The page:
CLS Students Gain Real-World Experience in UTEP’s COVID Rapid Testing Program
This fall semester, students in the Clinical Laboratory Science (CLS) Program are gaining critical clinical experience while assisting the UTEP Student Health and Wellness Center with its COVID-19 rapid testing program.
Twenty-four CLS students have been assigned to rotate through the SHWC through late November to conduct rapid COVID-19 Ag testing. Students are paired in teams and complete eight-hour shifts, which count toward the clinical rotation requirements for the program. The rotation also aligns with UTEP’s EDGE initiative, providing real-life learning experiences that CLS students can carry with them throughout their professional careers.
Elizabeth Camacho, clinical instructor and clinical coordinator for the CLS Program, mentioned that the students received specialized training to ensure their safety prior to being assigned as testers at the SHWC.
“In late August, the students received a special training delivered by Cheyenne Rincones, nurse practitioner at the SHWC, and a team of collectors from the SHWC,” Camacho said. “They also participated in a two-hour training given by Berenice Arriaga, biocontainment safety manager with UTEP’s Environmental Health and Safety Department (EHSD), on personal protective equipment (PPE) in mid-September. They had to complete other requirements from EHSD before they could actually perform the testing.”
Melissa Vasquez, a senior CLS major who recently completed the SHWC rotation, recalls the training experience: “We were able to practice on each other as if we were doing it on an actual patient,” she said. “We also had another training via Zoom on how to wear our PPE to protect us when doing these tests.”
Vasquez said that she initially felt nervous upon arriving at the testing center about potentially exposing herself to COVID-19 or accidentally hurting a patient, but after watching a peer complete the first few tests, she felt more relaxed in her setting and subsequently completed her first swab successfully. While the SHWC rotation was not her first clinical experience, Vasquez said the face-to-face component with patients was. Camacho mentioned that experiences such as these allow the students to experience “putting a face behind a name,” and demonstrate the critical nature of their jobs: “assuring a good quality laboratory specimen collection and analysis and reporting out of results.”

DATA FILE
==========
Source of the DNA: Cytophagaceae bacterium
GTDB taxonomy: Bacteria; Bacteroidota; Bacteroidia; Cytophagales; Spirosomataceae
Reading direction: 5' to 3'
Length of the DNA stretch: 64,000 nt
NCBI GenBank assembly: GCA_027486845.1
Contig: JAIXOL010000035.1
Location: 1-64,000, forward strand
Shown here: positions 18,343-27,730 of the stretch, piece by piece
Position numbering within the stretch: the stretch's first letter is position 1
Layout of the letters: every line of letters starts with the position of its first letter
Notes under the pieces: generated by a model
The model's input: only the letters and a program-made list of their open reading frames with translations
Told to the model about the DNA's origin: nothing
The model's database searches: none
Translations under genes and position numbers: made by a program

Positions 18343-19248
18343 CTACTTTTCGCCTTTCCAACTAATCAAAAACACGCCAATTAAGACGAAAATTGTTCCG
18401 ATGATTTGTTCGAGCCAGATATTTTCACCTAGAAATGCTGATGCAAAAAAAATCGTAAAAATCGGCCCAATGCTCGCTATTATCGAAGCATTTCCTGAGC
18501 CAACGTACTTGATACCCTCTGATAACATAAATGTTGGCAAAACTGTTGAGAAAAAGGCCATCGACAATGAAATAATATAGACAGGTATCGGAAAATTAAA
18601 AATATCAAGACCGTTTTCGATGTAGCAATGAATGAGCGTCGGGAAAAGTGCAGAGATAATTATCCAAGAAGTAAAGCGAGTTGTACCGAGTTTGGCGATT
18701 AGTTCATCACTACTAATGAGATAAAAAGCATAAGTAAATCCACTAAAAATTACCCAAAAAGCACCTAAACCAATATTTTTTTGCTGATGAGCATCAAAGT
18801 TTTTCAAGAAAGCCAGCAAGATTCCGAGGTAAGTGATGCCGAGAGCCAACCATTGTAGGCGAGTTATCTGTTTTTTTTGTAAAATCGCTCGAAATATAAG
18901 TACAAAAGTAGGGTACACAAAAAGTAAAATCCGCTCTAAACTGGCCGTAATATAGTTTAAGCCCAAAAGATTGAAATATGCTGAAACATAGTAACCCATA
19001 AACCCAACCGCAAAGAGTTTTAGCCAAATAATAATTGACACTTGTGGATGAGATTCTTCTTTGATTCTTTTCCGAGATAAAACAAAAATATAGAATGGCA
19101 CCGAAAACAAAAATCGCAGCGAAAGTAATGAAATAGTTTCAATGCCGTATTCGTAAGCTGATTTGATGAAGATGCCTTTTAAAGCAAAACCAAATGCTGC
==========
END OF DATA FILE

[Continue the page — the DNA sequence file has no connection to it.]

Brianna Jimenez, senior CLS major who accompanied Vasquez during the clinical rotation, said that the experience will definitely add to her preparation as a medical scientist, a field she says offers multiple career options. After graduation, Jimenez plans to become certified, and eventually pursue a master’s degree in CLS focusing on forensic science. She hopes to one day become a crime scene investigator. Vasquez, who will graduate with a CLS degree two years after her sister, CLS alum Julissa Vasquez, plans to move into a hospital setting or clinic and eventually work in a blood bank facility. Despite their different career paths, Vasquez and Jimenez agree that the experience at the SHWC was eye-opening.
“Being in the health sciences field, I always understood how critical it was to wear a face mask when the pandemic began,” Jimenez said. “However, even a year-and-a-half later, when I left the clinic after testing many students, I could not help but think how many preventative steps we can take as members of society to do something so significant, such as preventing spread of this horrible virus.”
For more information about the Clinical Laboratory Sciences Program, please visit: www.utep.edu/chs/cls.